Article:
Body 10 is recessed, as at 20, around the projecting tip 18 of insert 12. An externally threaded skirt 22 surrounds recess 20, thereby defining an internal cavity or valve chamber 30. An internal shoulder or ledge 21 is formed around skirt 22, and this shoulder is spaced axially from the recess 20. An element 26, referred to herein as a “spider,” is seated on shoulder 21. The spider is yieldable in the axial direction, as a spring. In preferred embodiment, as best shown in FIG. 3, spider 26 is an assembly which includes a unitary central portion or armature 27 and a peripheral or mounting portion 28, these portions being connected by arcuate spiderlike arms 29 which act as springs and support arms between the portions 27 and 28. Additionally, spring beams 34 are axially deflected against case 40 (not shown in FIG. 3) for added spring force during armature movement.
At its center the armature 27 carries an elastomeric port sealing member 32 which is attached to armature 27 in a spring-loaded manner. The member 32 can be attached to the armature in various manners. FIG. 3 shows one embodiment, in which member 32 is mounted in a spring loaded manner by the use of the elastomeric member leaf spring 53 shown in FIG. 3. The leaf spring 53 is an integral part of the spider 26. Spring loading the elastomeric seal compensates for any dimensional instability of the elastomer material due to swelling or shrinkage. The armature has an internal through hole which allows the spring loaded elastomeric port seal 32 to engage with first port 15. As can be seen in FIG. 1, the elastomeric member 32 projects slightly in the axial direction from the face or surface 35 of the armature which faces the first port 15.
Both the spring arms 29 and spring beams 34 of the spider are preferably of reduced thickness, as compared to the outer edge portion 28 and the armature or center portion 27, to reduce their mass and to reduce the spring rate when the armature is displaced axially relative to the edge. The spider is formed of a magnetically responsive but not permanently magnetizable (i.e., ferromagnetic) material which is also springlike. Such materials are commercially available. The portions having reduced thickness can be formed by electrochemical milling.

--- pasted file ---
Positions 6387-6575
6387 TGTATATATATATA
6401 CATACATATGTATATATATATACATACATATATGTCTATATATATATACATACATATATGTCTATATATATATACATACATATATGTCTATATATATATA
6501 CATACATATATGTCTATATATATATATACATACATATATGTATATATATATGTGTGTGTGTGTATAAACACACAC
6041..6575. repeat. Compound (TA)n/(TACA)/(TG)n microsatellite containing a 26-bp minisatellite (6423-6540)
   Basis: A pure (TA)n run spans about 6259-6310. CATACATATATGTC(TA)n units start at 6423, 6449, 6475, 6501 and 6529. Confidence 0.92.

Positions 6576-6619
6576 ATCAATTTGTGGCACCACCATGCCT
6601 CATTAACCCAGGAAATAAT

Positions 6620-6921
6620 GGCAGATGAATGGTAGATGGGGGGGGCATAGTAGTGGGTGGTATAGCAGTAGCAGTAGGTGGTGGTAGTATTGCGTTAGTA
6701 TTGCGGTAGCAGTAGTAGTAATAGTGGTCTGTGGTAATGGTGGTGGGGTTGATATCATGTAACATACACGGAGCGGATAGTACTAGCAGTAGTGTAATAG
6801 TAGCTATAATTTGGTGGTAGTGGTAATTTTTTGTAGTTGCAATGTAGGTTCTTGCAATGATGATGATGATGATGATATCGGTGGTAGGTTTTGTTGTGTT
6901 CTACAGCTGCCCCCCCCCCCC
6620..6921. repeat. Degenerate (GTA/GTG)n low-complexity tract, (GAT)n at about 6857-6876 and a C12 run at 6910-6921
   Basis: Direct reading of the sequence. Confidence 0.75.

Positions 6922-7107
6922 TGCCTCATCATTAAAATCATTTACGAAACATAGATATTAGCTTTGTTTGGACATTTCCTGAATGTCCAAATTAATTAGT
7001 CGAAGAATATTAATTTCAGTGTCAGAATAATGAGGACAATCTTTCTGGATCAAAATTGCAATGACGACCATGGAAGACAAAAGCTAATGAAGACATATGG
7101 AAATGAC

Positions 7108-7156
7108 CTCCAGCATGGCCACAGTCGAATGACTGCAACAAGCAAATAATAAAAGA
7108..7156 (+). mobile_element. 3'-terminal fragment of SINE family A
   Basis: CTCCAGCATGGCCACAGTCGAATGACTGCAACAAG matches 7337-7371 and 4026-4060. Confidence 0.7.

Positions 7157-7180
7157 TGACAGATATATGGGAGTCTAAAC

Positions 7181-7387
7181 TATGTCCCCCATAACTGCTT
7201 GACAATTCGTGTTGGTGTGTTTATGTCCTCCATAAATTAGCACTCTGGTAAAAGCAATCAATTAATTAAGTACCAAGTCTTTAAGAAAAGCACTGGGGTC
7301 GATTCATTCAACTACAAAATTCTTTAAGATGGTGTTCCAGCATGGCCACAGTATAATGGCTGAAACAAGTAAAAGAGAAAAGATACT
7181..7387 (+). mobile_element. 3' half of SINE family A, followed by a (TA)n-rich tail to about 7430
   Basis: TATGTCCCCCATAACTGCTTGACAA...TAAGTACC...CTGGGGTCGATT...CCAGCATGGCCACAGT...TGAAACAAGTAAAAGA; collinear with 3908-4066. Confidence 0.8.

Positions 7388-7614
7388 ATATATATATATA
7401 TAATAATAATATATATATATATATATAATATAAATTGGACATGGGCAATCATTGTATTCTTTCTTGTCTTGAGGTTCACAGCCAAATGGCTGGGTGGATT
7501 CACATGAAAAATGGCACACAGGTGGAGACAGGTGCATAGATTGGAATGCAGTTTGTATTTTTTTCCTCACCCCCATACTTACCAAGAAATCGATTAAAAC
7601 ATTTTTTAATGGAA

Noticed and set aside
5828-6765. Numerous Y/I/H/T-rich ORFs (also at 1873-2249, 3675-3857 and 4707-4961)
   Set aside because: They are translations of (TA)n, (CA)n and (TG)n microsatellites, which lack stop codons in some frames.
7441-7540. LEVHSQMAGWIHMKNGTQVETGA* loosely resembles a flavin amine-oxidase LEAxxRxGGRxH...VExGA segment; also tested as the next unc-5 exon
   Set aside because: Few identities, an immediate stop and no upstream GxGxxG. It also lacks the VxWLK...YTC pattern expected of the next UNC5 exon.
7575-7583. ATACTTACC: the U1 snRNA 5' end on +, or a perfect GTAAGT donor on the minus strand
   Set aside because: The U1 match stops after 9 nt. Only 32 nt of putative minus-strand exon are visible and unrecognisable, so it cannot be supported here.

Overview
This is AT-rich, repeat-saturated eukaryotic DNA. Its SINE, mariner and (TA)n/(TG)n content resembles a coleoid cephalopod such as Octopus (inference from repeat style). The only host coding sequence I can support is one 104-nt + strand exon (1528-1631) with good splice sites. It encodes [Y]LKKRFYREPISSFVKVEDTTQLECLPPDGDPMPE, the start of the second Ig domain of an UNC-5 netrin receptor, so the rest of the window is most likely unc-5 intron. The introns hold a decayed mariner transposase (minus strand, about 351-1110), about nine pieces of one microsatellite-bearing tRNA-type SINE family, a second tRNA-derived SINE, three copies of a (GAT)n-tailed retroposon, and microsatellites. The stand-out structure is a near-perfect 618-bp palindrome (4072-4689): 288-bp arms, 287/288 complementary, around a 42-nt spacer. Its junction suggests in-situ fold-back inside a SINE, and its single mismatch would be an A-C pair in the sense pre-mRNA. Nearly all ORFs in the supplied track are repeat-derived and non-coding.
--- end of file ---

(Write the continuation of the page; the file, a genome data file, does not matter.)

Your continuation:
The peripheral portion 28 of the spider is clamped on shoulder 21 of body 10 in a plane forward, i.e., to the right in FIG. 1, of the position at which the elastomeric member 32 comes to bear against port 15. In this position, stress is imparted to both spring arms 29 and spring beams 34 of the spider, which urges the center portion or armature, including the elastomeric member therein, to the right and against the first port, so that normally (i.e., when the coil to be described is not energized), the armature closes and seals port 15 and a force of certain magnitude is required to draw the armature away from that port and open that port to chamber 30. Passages 24 and 25 lead through body 10 to a second port 31 which also opens to chamber 30.
The spider is clamped on shoulder 21 by a coil carrying case designated generally at 40. Case 40 includes a ferromagnetic or a magnetically responsive outer shell or cylinder 41 which has a centrally extending rim or flange 42 at one end thereof, i.e., the right end in FIG. 1, and which bears against the peripheral portion 28 of the spider. Radially inward from flange 42 on case 40 is a case ramp 52 which acts as a rigid support for the spring beams 34 that are an integral part of the spider. An internally threaded screw collar 43 is carried on a retaining rib 44 around shell 41, and this collar 43 is knurled so that it can be threaded onto the external threads on body skirt 22, thereby to hold the body and case together with the spider rim 28 clamped between them. An O-ring 48 is carried in a peripheral groove around flange 42, and forms a seal with the inside surface of body skirt 22 to prevent loss of fluid pressure in operation.
At its outer or left end in FIG. 1, shell 41 is provided with an end plate 49 which has a bore 50. In this axial bore 50 is secured a central core, also ferromagnetic, designated at 51. An O-ring 58 provides a fluid seal between core 51 and the outer shell.